CALLING TO ALLAH (daʿwah) was the way of Prophet Muhammad ﷺ, premier among the messengers. It is also, by divine definition, the way of his followers:
Say [to them, O Prophet]: This is my way. I call to Allah based on clear [revealed] proof—I and whoever follows me. So most highly exalted be Allah, for I am not of those who associate gods with Allah. [Sûrat Yûsuf, 12:108]
Daʿwah is the means to dispel the darkness of ḍalâl (deprivation of divine guidance) —and how the world is shrouded in darkness, save for a glimmer here and there that holds the brilliant light of the call of Prophet Muhammad ﷺ, wherein it has restored sight to the blind, hearing to the deaf, and guidance to the perplexed!
Daʿwah to Allah is a collective wâjib, or obligation (wâjib kifâ’î), as Imâm Ibn Taymiyyah put it:
Daʿwah to Allah is incumbent on the followers of the Prophet ﷺ, that is, upon his community. They are obliged to call to Allah as he did. They should enjoin what he enjoined, forbid what he forbade, and pass on the knowledge he conveyed to them. Daʿwah, then, is an obligation upon Muslims, and although the obligation to give daʿwah is a collective one, it can become an individual responsibility (wâjib ʿaynî) on one when no other in his area undertakes it. (MajmûʿAl-Fatâwa, 15:165-66)
Our Prophet Muhammad ﷺ encouraged and commended giving daʿwah and extending good counsel (nu ṣ ḥ) to Allah’s creation. The Prophet ﷺ said in one ḥadîth:
By Allah! If Allah guides aright through you a single person, it is more valuable to you than possessing the best breed of camels. (Bukhâri)
In the Company of the Companions
Being the best of Muslim generations ever—and on account of their superiority over us in knowledge (ʿilm), understanding the application of Revelation (fiqh), and righteousness ( ṣalâ ḥ)—the Ṣa ḥâbah l (the Companions of the Prophet ﷺ) responded positively to this critical, prophetic counsel. The Companion Abû Mûsa Al-Ashʿarî g said:
Even after the death of the Messenger of Allah ﷺ, we fought, and prayed, and fasted, and did abundant good deeds—and many are the people who have accepted Islam at our hands. Thus our hope, indeed, is to be rewarded for all of this. (Bukhâr)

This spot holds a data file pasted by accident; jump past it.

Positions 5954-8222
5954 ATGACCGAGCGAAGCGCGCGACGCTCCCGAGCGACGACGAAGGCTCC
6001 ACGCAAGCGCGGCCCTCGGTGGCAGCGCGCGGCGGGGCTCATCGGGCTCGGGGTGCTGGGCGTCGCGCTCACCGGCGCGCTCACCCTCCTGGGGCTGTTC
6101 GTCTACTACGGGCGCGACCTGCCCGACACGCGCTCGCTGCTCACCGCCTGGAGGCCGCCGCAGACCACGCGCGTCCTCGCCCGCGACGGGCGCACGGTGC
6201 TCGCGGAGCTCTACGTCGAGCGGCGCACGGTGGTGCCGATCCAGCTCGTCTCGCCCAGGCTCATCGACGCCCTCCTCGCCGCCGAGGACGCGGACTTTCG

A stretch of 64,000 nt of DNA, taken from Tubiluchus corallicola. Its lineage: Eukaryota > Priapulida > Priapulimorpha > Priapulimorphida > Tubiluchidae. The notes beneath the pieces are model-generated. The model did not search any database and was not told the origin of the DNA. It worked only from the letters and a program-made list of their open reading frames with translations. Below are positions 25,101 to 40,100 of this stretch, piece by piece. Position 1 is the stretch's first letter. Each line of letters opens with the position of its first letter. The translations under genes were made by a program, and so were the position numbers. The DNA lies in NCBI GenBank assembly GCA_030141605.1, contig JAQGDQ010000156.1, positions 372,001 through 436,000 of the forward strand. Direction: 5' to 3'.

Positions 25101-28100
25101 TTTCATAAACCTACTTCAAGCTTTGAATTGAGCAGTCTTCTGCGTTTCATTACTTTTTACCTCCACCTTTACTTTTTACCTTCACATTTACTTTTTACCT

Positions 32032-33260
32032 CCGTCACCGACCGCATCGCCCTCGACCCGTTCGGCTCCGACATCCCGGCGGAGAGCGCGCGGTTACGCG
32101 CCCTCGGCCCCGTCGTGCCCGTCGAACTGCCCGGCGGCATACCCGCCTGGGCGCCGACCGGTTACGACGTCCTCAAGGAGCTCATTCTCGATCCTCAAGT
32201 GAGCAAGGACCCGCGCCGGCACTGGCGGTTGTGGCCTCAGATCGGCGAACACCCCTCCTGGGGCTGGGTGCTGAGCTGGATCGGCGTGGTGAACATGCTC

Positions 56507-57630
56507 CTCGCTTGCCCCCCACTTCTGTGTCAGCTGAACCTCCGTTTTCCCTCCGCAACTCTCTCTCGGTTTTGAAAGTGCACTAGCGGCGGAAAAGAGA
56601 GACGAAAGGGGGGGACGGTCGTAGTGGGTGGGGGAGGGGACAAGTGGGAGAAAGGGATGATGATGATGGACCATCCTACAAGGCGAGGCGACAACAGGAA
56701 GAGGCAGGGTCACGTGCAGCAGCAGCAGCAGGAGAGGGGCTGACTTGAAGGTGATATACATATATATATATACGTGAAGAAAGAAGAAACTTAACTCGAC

The Prophet’s Companions l not only honored the obligation of daʿwah, they were keen to discharge it in the way the Quran and the Sunnah have delineated it. Thus it happened that during the tumultuous reign of the Caliph ʿAlî ibn Abî >âlib g, vicious tribulations (fitan) and reckless whim (ahwâ’) reared their demonic heads. Of these, the most malicious and lethal was the tribulation of the Khâwarij.
The heretical, rebellious sect of the Khawârij was one of the bitter products of the tragic and violent contention between ʿAlî and Muʿâwiyah k for the Muslim Caliphate. The Khawârij were initially supportive of ʿAlî’s claim to the caliphate. But when ʿAlî agreed to what came to be known in Islamic history as the Incident of Ta ḥkîm (lit. arbitration, or the judgment of agreed upon representatives, as a means to solving the conflict over the caliphal office), a group of fighters from ʿAlî’s camp protested the procedure. They claimed arbitration was an act of unbelief (kufr) because it substituted men’s judgment for Allah’s.
Initially, the Khawârij’s position was no more than a passionate, spontaneous reaction to an arrangement which they rushed to judge as incongruous with the teachings of the Quran. However, later they sought to develop their initial opinion into a complete doctrinal and moral system that consisted of a number of aberrant doctrines. They held, for instance, that all other Muslims who did not share belief in their doctrines were kuffâr, unbelievers, and that it was the Khawârij’s utmost duty to fight them in order to bring them back to the “correct” Islamic beliefs, namely, the Khawârij’s doctrines. They believed also that a Muslim who committed one or more of the kabâ’ir (enormities or grave sins) was a kâfir (an unbeliever) and fated to burn in Hellfire for eternity, should he die unrepentant.
Now, in order to defend their positions against the arguments of the Muslims of the Sunnah, who dismissed the Khawârij’s pronouncements as heretical, the Khawârij searched for Scriptural support for their views, particularly in the Quran. But most of their arguments were nothing more than expressions of their grossly inadequate and flawed understanding of the Quran, augmented by a total disregard of the Sunnah.